Bi-turbodiesel engine, all-wheel-drive and seven-speed DSG makes the T6.1 a surprise hoot to pilot.
Much like everyday life, a lot of the automotive world seemingly always ends up on a list of sorts with the most common bearing the headline, “the worst ten cars ever made” or “ten cars you have to drive before you die”.
Of course, these lists are unlikely to find universal favour among everyone as opinions are sure to differ. In some instances though, a consensus is reached and when it comes to that last heading, almost guaranteed to feature is “drive a Ferrari, go around a racetrack or drive as fast as you can”.
In the opinion of this writer, however, driving the vehicle you see has to be on that list.
In short, many, if not everyone, has at least had some exposure to Volkswagen’s T-series at some stage during their lives. Still standing strong despite entering its 71st year in production this year, the current the T6 has been around since 2012, although dig a bit deeper, you will find only a few differences between it and the T5 it is still based upon.
Effectively, this means that the T6 is 18 years old and in spite of its replacement being seen recently online, it’s still strong standing is a remarkable achievement considering how buyer preference has changed over close to two decades.
Aside from the Transporter and Kombi, the latter the most common denominator ever since the T3, the T-series has largely been all about the Caravelle and with the unveiling of the facelift T6.1 last year, the most opulent model has taken a further leap upmarket with not only a new face, but a series of features many who rode in T3’s, never mind the T1 or the original Type 2, would never have dreamed about.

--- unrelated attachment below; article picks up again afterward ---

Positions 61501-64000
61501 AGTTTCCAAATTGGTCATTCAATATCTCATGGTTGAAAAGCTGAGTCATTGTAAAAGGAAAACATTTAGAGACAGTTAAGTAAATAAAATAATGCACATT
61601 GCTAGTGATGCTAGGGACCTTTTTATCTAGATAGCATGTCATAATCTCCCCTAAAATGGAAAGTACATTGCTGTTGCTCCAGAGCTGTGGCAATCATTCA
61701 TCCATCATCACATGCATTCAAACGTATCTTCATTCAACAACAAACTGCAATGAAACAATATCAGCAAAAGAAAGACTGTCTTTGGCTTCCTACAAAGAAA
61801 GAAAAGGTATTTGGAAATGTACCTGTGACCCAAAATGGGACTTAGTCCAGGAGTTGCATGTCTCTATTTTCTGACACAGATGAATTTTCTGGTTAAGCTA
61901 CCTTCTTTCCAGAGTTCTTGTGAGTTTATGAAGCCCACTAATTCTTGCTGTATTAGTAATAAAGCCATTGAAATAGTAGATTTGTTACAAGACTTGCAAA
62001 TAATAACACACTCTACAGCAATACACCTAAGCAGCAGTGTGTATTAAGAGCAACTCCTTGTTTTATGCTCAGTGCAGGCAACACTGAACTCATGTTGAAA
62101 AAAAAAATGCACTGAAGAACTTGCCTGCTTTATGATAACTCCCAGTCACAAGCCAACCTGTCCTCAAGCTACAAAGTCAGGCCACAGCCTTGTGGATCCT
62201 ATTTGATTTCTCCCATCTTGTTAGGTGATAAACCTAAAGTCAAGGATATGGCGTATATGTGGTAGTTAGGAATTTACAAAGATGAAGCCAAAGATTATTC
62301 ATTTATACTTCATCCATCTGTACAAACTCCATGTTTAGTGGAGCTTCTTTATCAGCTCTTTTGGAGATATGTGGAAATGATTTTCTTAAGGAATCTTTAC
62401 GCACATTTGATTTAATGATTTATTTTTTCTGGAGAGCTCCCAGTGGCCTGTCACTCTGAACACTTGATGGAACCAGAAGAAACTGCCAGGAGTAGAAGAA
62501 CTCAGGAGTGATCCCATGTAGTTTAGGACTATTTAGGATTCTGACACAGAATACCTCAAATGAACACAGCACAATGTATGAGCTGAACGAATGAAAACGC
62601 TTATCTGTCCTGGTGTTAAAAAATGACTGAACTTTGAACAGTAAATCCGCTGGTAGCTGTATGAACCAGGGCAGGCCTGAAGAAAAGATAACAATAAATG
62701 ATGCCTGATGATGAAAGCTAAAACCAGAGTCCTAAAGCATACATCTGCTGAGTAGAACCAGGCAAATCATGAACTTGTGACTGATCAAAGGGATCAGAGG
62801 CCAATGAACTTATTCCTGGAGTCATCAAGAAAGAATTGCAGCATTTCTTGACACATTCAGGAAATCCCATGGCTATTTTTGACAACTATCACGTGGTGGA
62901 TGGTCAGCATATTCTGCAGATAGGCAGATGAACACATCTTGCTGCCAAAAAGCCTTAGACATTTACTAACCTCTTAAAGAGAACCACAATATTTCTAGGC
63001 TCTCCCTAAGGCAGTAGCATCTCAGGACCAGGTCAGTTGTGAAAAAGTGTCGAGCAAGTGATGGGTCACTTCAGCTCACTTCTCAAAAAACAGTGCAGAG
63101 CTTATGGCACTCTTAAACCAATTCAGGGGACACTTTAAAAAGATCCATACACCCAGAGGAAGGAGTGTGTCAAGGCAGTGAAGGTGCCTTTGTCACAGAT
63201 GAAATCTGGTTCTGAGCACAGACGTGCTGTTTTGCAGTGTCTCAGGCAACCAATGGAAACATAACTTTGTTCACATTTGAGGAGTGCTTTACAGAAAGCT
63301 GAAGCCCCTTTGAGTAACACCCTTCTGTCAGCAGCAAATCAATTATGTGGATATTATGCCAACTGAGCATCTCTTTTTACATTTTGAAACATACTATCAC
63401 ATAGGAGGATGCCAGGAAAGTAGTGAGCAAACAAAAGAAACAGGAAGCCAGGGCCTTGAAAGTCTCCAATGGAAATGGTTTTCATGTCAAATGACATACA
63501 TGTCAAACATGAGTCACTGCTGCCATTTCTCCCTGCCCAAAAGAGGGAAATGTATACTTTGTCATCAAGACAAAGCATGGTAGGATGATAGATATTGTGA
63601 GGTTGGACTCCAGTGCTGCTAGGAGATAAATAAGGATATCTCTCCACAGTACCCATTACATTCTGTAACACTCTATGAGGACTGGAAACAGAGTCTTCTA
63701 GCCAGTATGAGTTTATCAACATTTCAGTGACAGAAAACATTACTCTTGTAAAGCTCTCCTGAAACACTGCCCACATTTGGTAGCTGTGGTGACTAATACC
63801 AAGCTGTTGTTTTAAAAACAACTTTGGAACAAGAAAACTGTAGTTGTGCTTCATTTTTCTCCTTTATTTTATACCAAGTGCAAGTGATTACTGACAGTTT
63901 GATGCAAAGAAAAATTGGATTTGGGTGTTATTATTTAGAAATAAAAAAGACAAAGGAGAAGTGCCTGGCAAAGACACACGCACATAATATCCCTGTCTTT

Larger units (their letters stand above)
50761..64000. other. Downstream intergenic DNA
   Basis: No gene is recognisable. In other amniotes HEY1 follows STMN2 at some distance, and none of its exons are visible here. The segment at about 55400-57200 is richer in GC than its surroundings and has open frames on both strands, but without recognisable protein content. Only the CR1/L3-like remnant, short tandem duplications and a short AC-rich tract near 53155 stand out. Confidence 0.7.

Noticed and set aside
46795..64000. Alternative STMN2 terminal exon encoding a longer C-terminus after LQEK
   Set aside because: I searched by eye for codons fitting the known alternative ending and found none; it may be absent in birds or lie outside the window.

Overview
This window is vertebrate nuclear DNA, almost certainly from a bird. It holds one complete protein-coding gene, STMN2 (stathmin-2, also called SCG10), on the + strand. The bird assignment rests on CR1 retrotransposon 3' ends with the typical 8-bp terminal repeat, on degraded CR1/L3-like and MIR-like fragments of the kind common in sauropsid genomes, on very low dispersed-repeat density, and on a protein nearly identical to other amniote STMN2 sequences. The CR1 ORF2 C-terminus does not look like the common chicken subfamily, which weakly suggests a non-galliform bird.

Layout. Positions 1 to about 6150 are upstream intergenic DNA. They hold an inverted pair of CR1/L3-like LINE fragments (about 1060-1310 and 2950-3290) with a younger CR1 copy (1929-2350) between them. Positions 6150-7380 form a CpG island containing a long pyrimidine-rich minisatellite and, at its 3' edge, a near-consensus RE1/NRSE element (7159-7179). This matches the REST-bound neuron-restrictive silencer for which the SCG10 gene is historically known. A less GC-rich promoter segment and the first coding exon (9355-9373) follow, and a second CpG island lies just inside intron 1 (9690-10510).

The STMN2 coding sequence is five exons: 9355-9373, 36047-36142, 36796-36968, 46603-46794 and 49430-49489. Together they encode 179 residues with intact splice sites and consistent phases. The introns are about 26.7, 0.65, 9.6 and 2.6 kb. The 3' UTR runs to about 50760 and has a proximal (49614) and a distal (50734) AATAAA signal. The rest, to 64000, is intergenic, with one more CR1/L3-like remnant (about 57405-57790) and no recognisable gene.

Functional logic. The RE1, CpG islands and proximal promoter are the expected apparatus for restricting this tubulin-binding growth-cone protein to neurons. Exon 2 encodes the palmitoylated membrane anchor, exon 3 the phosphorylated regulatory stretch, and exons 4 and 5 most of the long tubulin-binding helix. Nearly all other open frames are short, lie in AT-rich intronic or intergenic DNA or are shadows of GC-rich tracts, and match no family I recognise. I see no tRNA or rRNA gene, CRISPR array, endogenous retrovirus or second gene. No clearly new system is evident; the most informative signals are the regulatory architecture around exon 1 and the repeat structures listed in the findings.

In keeping with the Kombi heritage, excluding the optional two-tone Candy White/Copper Bronze Metallic paint finish at R33 300, the only way to experience the “Kombi story” was to take it on a road trip to Central South Africa.
Slimmed down to only a single model carrying the Highline specification, the Caravelle, like the rest of the T6.1 range, benefits from a new front bumper and headlights, a redesigned bonnet and LED headlights, tweaked LED taillights and in the case of our tester, diamond-turned 17-inch Posada alloy wheels. While the paint finish is not likely to resonate with everyone, the most extensive update since becoming T6 has worked in the big Volkswagen’s favour as it appears more aggressive and in-your-face than before, while also being stylish if you can say that about a van.
Unsurprisingly, the Caravelle is all about its interior and once you open the doors, or indeed the dual sliding electric side doors via the key fob or a single tug on the handle, what lays inside simply blows your mind. Providing seating for seven in a 2-2-3 configuration, the main drawing card is the central console between the two captain’s chairs in the middle, which at the push of a button and then a twist, becomes a table that is just as easy to fold back.
While the third row can only be folded forward, the second, being on runners, can be adjusted individually and even swivelled to create a lounge, especially with the table in use.
What’s more, the Caravelle is awash with storage spaces, the most prominent being two drawers below the middle row, three at the base of the second row, a smaller cubby integrated into the table console, massive dual door pockets and two trays on the dashboard. Adding to the hands-free approach, the boot can also be opened via the fob or the electric tailgate itself, with the somewhat cheap feeling plastic covers hiding the mentioned third row storage spaces.